From Volga to Yenisei: Five Unique Places in Russia

PHOTO by Ramil Sitdikov / RIA Novosti
There are hundreds of breath-taking sites in Russia – majestic lakes, impenetrable fortresses, gentle valleys and rugged mountains. Rambler.Travel takes you on a tour of the most fascinating places on the Russian map

Champ Island

Located in the Franz-Josef Archipelago, which is sandwiched between the Arctic Ocean, the Barents Sea and the Kara Sea, Champ Island is best known for its extraordinary landscape. The island is strewn with spherical stone boulders of unclear origin that range from several centimetres to several metres in diameter.

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Museum of Aphorisms

A 12-square-metre room in a communal flat at 73 Sacco and Vanzetti Street in Voronezh is home to one of the city’s most unusual attractions. The Museum of Aphorisms was established in 1977 by writer Arkady Davidovich, whose legacy includes several voluminous Books of Wisdom containing tens of thousands of aphorisms.

The centrepieces of the museum are the walls, floor and ceiling, which are covered in witty Russian sayings: “I have slept through a historic era – but the women were worth it,” “He even made rabbits go feral,” “The soul is the dissident of the body,” and many more. When planning a trip to the museum, be sure to contact the host in advance and inform him of your upcoming visit by calling +7 (919) 238 33 65.

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Nizhny Tagil Factory Museum

The former Kuibyshev factory, founded in 1725 in Nizhny Tagil, has made a long journey from one of Europe’s largest manufacturing facilities to a monument of industrial culture and mining.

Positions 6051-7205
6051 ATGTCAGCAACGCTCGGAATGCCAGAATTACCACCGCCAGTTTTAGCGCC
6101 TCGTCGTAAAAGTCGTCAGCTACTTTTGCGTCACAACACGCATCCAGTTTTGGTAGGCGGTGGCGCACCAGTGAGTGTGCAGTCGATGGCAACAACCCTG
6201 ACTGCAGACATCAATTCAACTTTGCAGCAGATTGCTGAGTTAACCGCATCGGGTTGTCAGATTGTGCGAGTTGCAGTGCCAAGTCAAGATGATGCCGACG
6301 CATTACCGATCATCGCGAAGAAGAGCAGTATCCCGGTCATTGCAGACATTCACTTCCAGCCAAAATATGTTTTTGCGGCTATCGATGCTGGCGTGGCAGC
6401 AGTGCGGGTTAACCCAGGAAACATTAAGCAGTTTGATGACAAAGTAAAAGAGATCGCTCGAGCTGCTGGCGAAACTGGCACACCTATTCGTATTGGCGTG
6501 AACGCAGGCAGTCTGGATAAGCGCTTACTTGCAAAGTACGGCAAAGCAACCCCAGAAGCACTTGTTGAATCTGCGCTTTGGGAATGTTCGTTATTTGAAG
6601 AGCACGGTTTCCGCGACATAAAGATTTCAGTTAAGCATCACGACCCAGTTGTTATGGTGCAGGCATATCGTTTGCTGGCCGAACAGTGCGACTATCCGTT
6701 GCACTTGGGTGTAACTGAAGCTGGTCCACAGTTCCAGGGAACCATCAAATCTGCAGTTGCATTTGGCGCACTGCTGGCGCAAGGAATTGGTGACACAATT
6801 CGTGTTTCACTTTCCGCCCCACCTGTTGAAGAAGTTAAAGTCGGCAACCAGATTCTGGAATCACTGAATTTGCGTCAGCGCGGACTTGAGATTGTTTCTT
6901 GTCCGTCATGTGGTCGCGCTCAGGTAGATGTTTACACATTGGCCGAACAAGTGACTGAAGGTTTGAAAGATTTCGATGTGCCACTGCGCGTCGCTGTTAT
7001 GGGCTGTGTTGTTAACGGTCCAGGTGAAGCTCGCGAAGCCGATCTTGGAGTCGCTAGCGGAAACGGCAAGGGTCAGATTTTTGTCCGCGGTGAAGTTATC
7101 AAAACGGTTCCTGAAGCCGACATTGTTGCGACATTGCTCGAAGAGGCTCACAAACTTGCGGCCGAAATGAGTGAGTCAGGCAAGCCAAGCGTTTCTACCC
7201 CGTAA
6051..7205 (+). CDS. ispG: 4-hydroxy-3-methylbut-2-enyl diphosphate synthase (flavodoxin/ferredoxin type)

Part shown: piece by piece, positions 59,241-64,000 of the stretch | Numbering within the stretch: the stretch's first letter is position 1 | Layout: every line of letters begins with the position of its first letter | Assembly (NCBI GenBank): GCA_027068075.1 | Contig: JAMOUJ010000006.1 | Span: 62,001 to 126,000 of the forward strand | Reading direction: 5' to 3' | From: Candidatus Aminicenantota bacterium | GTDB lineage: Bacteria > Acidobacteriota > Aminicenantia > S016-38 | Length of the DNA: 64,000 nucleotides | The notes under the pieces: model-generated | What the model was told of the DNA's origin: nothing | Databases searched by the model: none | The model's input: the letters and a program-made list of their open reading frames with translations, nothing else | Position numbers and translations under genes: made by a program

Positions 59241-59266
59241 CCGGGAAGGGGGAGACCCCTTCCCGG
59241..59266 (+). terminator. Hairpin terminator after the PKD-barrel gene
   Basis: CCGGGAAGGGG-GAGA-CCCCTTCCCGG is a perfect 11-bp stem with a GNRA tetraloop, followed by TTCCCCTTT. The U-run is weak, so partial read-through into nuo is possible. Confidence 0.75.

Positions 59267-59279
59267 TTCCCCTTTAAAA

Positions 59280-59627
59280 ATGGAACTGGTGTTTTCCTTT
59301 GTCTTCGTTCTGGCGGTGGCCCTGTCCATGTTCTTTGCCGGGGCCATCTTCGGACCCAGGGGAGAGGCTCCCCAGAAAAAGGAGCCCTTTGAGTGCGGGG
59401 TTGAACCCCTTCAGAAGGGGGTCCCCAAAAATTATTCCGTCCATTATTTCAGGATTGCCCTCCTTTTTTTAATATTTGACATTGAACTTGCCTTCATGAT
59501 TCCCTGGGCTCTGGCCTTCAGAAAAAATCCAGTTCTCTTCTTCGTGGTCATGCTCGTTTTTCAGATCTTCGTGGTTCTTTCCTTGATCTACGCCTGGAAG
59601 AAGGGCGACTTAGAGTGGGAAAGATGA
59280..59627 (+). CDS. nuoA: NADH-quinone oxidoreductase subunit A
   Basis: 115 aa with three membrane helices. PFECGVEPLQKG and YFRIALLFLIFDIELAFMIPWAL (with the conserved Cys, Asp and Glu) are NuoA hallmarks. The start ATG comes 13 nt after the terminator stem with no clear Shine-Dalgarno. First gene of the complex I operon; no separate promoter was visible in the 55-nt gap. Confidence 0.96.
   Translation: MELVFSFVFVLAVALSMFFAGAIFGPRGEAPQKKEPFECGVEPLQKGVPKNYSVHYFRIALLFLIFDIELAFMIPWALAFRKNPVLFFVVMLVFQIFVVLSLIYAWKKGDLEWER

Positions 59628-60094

In 1987, the plant was shut down and converted into a museum that showcases numerous feats of 18th-century engineering. Some of the surviving features include the blast-furnace and rolling-mill workshops; an overhead crane; a water tower; the mechanical factory and livery as well as rolling stock and industrial equipment dating from the 19th and 20th centuries.

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Kirillov’s House

The fairy tale-like house built by village blacksmith and self-taught artist Sergey Kirillov in Kunara in the Sverdlovsk region is adorned with carved figures representing animals, space rockets, red-scarfed Young Pioneers and horseback riders as well as colourful ornaments and Soviet symbols.

The building took 13 years to construct: the log house was started in 1954 and completed in 1967 shortly before the 50th anniversary of the October revolution. The façade bears quotes from Soviet songs: “May there always be sunshine; May there always be blue sky,” and “Fly, doves, fly on, nothing can stop you.”

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Lake Elton

The largest salt lake in Europe, Lake Elton is situated in the Volgograd region near the border with Kazakhstan. The lake measures just several centimetres in depth and is filled with oily brine saturated with salts as well as macro- and microelements. One litre of brine contains up to 400 grams of salt – 1.5 times more than water in the Dead Sea.

During periods of dry weather, the brine evaporates completely, transforming Lake Elton into a salt desert. The lake is inhabited by algae and microorganisms.

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